It should be remembered that Carlisle's grandfather, Laban Hause, couldn't even remember any Hauses past his grandparents (who he didn't know), so much of what he or anybody else came up with in our line at that time would have been from rudimentary research—or just flat-out speculation. The world was a lot smaller then. Everybody at that time thought "Hause" or "Hawes" was a rare surname—and didn't realize there were thousands upon thousands of people out there with the same name, but from different lineages. So Carlisle basically had no family history to go on, and was speculating from what facts he could find. How Carlisle came up with this information is impossible to guess. Today, hundreds of family genealogists have spent years building a huge electronic database that we can draw from, including DNA evidence. Previous generations had to guess at our origins from a much more limited pool of data.
       Looking through the various worksheets and genealogies by people in our family over the last two centuries, our family records are split between ancestors saying we are German (most of them), and the other, smaller contingent saying we're British:

    EVIDENCE THAT WE'RE ACTUALLY BRITISH:

    • "Father was English, mother was Dutch."—Passage from a letter by Carolyn Hause Gage (1814-1916), granddaughter of William Hause, to to James Dwight Hause (1866-1946) charting the Hause family history, February, 1901.
    • "He is descended from a long line of English ancestry on his paternal side, and has inherited just enough of German blood on his maternal side, to make him one of the most quiet and substantial men in the House."—Profile of Alvin C. Hause (1814-1866), grandson of William Hause (1750-1818) in Biographical Sketches of the State Officers and Members of the Legislature of the State of New York in 1862 and '63, by WM. D. Murphy. Albany: Printed for the Author, 1863; P. 176, 177.

    EVIDENCE THAT WE'RE ACTUALLY GERMAN:

    • "As far as can be traced John Hause is the first of the family that can be found it is ascertained that he was a german of full blood and that the correct orthography of his name was H-a-u-s-e."—Genealogical record of Lewis K Hause (1818-1870), grandson of William Hause, per a letter by Alfred Hause.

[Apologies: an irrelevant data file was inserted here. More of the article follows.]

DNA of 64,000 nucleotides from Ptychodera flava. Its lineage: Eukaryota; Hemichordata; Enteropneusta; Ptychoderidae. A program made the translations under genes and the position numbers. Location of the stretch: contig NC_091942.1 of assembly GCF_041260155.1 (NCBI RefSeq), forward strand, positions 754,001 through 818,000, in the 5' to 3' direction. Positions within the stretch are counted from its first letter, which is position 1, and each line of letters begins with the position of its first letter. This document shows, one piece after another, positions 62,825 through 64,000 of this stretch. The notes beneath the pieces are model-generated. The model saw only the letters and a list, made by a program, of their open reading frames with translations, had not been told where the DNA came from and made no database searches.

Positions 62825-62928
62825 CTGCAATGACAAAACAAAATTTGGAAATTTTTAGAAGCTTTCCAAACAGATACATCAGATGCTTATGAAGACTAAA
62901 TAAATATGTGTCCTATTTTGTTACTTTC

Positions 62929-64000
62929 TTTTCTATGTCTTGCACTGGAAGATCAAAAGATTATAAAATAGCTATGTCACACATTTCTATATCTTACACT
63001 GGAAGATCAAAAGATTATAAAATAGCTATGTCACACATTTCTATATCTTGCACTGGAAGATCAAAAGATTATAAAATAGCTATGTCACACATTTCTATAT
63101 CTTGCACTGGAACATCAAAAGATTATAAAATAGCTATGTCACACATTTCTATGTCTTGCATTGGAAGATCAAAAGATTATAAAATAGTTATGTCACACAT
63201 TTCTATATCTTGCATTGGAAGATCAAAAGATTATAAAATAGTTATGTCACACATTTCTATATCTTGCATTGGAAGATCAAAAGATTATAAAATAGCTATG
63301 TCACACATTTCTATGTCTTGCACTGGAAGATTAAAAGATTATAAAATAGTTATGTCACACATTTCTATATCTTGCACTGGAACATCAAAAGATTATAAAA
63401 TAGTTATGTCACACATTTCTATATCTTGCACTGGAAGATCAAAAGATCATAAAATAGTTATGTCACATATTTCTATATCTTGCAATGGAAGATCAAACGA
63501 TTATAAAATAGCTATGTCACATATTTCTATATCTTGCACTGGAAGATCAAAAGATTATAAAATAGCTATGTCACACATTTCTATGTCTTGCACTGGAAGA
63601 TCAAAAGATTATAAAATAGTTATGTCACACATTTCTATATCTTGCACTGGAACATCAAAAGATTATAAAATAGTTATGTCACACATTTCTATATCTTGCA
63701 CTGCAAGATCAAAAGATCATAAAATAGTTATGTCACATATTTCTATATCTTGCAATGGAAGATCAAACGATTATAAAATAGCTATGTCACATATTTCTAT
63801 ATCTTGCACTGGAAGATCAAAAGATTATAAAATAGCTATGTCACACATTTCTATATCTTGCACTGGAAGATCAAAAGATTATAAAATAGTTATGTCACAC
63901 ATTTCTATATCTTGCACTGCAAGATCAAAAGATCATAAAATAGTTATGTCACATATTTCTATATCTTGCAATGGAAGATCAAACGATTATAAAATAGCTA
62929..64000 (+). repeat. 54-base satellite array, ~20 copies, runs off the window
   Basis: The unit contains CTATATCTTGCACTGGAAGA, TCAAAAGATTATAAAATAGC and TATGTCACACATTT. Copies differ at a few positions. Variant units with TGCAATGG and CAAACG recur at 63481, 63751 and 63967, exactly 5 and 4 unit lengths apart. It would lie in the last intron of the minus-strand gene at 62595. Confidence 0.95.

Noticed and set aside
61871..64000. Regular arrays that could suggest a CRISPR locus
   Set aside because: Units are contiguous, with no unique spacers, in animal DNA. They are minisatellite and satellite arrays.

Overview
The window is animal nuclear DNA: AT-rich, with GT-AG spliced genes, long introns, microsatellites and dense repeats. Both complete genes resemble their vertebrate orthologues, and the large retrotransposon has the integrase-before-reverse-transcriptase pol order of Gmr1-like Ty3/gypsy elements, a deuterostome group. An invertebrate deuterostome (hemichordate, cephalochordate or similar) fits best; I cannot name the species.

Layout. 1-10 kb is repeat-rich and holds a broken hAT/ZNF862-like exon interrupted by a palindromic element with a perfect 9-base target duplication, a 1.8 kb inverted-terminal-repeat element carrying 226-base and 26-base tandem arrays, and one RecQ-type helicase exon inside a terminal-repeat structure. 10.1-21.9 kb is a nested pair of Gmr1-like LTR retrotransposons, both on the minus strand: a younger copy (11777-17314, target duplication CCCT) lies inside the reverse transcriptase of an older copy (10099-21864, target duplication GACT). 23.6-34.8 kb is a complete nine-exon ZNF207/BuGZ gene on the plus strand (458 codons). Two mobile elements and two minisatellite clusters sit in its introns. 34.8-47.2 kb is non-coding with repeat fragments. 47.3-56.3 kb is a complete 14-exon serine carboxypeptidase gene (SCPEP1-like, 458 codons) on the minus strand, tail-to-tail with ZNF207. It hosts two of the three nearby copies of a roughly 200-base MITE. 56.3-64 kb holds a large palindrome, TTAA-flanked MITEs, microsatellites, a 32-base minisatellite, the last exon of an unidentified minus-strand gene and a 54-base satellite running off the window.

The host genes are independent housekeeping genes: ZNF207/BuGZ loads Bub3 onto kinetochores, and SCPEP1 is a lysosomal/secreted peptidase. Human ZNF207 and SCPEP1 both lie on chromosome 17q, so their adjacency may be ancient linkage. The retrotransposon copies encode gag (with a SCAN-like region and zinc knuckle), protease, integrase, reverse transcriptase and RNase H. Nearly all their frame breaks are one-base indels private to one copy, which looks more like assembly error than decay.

• "Pawling ... served as colonel of a regiment of Swiss raised to protect the New York frontier."—William Hause's regiment as described in "History of Rensselaer Co., New York", by Nathaniel Bartlett Sylvester, 1880.
    • "He was born of Dutch parents in the town of Warwick, Orange Co. N.Y."—Profile of Charles Hause (1799-1885) in a Seneca County newspaper, March, 1885.

       At least thanks to our Haplogroup, I-M223 (also known as I2a2), we know we're European. The first man to be I-M223 (let's call him Proto-Hause) probably lived in Europe about 14,000 to 18,000 years ago—in the age of the Cro-Magnon, near what is now northern France. We know from DNA evidence that his ancestors had avoided the boorish Neanderthal family who lived down the street, and stuck to their own. (Who knows, maybe they dated, but nothing came of it.) Proto-Hause's father was not in Haplogroup I-M223, nor were any of his brothers. They were all in Haplogroup I-M170. Proto-Hause was "special:" A sperm from Proto-Hause's father had a Y-chromosome that mutated, and it fertilized his mother's egg at his conception, and the I-M223 "family" was created in that moment—before there were Germans, or Britons, or even Hause's—making Proto-Hause's descendants different than everyone else on Earth. (And definitely different than Edmond Hawes's and Johann Christian Hauß's.)

    ³—Quick sketches of the three family historians that have given us the John Hause/Sarah Allen story:

    • Dr. James P Hawes was the son of Dr. Mathias Hawes (28 Nov 1811 - 20 Jul 1896), the grandson of Jonas Hawes (1783-1869) and great-grandson of William Hause (1750-1818). He graduated from George Washington University School of Medicine in 1872. He practiced "allopathic medicine" in Valois, Hector, Schuyler, New York. On 21 Jul 1904 he was interviewed in the Watkins Express newspaper of Watkins Glen, Schuyler, New York, announcing that he had created a family history with cousin Alfred Hause, to be distributed to the Hawes/Hause descendants of Western New York (column four). Copies of the family history have never been found. James never married and lived with his unmarried sister, Isabella. He died of "disease of the stomach" and left an estate of $50,000 in 1904.